Posted by: fizzhogg | September 10, 2012

We interrupt this project for an important message

I suck.

As in suckage of the utmost suckiness.

That’s it.

I suck.

I finally break the 200lbs barrier only to piss it all away 2 weeks later.

Today’s weight: 202.5

Not 199.5. Not 200. Not even 201.

202.5

And there is no other reason than my sheer suckiness.

A little celebratory “I made it, I can relax now” attitude about eating, coupled with not being on the bike as much as I could have been resulted in a gain of over three pounds.

What a waste.

What suckage.

I am angry. I am embarrassed. I suck.

Tomorrow I will hand down my punishment in the form of a sufferfest ride the likes of which this project has never seen.

Until then…

Eat better. Christ in a catcher’s mitt, please EAT BETTER.

Ride your bike. Never put off any length of ride for any reason ever.

Don’t suck. Sucking sucks. 

 

PS – there’s still time to DONATE (despite my suckiness) to help kids with cancer and win cool prizes!

 

Watch out for the road idiots


Responses

  1. Fear not Looser! Your a Looser so you can loose those 3 pounds, we all know you can loose it!

    By the way I got to do the 60 mile round trip to Castroville twice now. Once by myself and once with a group. Had a good ride bolth times. Found it’s not as flat as I thought (300 ft is really over 1100 ft).

  2. At this point I would like to ask a practical question.

    I am pretty sure you weigh yourself at the same time of day on the same day of the week in order to eliminate as many variables as possible while measuring your weight. But have you decided what is an acceptable deviation?

    What if you failed to properly rehydrate after a huge ride and weighed yourself the next day at the usual time? You could easily weigh one or two pounds less than the previous week and get a false impression of your progress.

    Or what about the fact that muscle weighs more than fat? You could be putting on muscle, shrinking your waist size, and the scale would say you suck because you aren’t losing weight.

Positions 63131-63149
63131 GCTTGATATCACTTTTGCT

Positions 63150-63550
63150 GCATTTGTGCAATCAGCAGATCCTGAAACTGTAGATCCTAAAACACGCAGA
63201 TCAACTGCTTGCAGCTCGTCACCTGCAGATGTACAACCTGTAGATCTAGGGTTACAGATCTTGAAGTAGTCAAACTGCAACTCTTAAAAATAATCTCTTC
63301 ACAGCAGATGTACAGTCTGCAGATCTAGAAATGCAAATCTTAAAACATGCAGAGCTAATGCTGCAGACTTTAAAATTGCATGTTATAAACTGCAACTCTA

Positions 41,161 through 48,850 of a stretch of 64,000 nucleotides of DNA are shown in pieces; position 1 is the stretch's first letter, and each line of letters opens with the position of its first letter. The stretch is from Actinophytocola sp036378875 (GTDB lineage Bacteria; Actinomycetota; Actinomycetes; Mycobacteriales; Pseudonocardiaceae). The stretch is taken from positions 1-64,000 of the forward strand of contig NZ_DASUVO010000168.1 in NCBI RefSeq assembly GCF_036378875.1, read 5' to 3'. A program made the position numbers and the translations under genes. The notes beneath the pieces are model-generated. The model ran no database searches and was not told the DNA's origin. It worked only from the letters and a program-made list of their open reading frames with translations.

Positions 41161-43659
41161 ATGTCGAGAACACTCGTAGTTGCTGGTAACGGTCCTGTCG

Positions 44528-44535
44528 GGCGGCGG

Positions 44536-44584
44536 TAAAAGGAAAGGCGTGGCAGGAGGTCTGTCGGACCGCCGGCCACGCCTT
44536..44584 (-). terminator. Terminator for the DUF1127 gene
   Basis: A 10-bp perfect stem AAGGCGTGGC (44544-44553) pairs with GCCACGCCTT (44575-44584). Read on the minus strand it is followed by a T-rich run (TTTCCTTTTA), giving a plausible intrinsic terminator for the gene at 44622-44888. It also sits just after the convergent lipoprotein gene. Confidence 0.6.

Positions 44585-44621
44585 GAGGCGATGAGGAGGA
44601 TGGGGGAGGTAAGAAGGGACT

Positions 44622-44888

I have a digital scale that rounds to the nearest pound. Thus on my scale, you could weigh 199.4 and gain 1/5 of a pound and believe you have gained a FULL POUND because the scale would read 200. Any issues there?

    In short, may I suggest that a deviation for a single week, while not exciting to see, is not something to get up in arms about. If it were to continue over time then you clearly have something to ponder. Just stick to your knitting and the trend can’t help but move in your favor. Just a thought.

    • You are not wrong. Hova – the Grand Poobah of cycling coaches – said in order to get a truly accurate look at weight loss/gain you should only weigh yourself every 4-6 weeks.

      I’ve been aware of the fluctuation variables despite always weighing at same time of day in same place, etc. I did it more to hold myself accountable as opposed to going for maximum accuracy.

      That said, I know myself when I have not ridden when I should have, and have eaten what and when I should not have. Hence the suckage.

  3. Yup, you suck, but you recognized it… That’s two. Number three is what you do with it. And remember, food is fuel. Every last Yummy nugget. You’ve gotta burn it or you’re cooked.

    If you use the suckiness wisely, you can turn suck into sunshine. LOL. Don’t sweat it brother.

  4. I agree with Steve completely (for what it’s worth) and might suggest that a few pounds either way is really nothing. As Coach says, it’s a big dump, really. My suggestion is to start weighing yourself in kilograms – now there are some numbers with meaning! Plus you’d already be way under 200…

  5. That’ll get ya – achieving that diet goal can be so self defeating.

    You try so hard to lose, tell yourself that diets don’t work – it’s changes in lifestyle that work. But once you get to that goal, how do you celebrate? By breaking those self same changes you worked so hard to make.

    Solution: don’t celebrate with food or eating. Celebrate with sleepping in, a day off work, or buy something that you’ve been wanting – anything but eating.

    Keep up the good work.

  6. Thank you for this post! It is what I needed to hear right now and it got me back out there on the bike this morning. You are doing well, definitely better than I am right now. You can do it, you know you can since you already have!

    Keep on riding!

  7. Fizz is spot on, he does suck, as do I. I have found myself in the same situation more often than I should. Those helpful, kindly meant words of advice and support just give us an excuse to fail.

    We’re weak, we’re lazy and we have a food addiction.

    This isn’t a negative mindset, it’s just an acceptance that this is a never ending lifelong war, that involves winning some battles and losing some battles.

    The thing to grip (and I’m wondering if Fizz is the same) is that while we’re doing the wrong thing, we know we’re doing the wrong thing. How does that work then?

    If anyone knows please let me know.

    Anyway, keep on fighting the good fight mate, I’m with you in Spirit (and in the same situation) from here in Dear Old Blighty.


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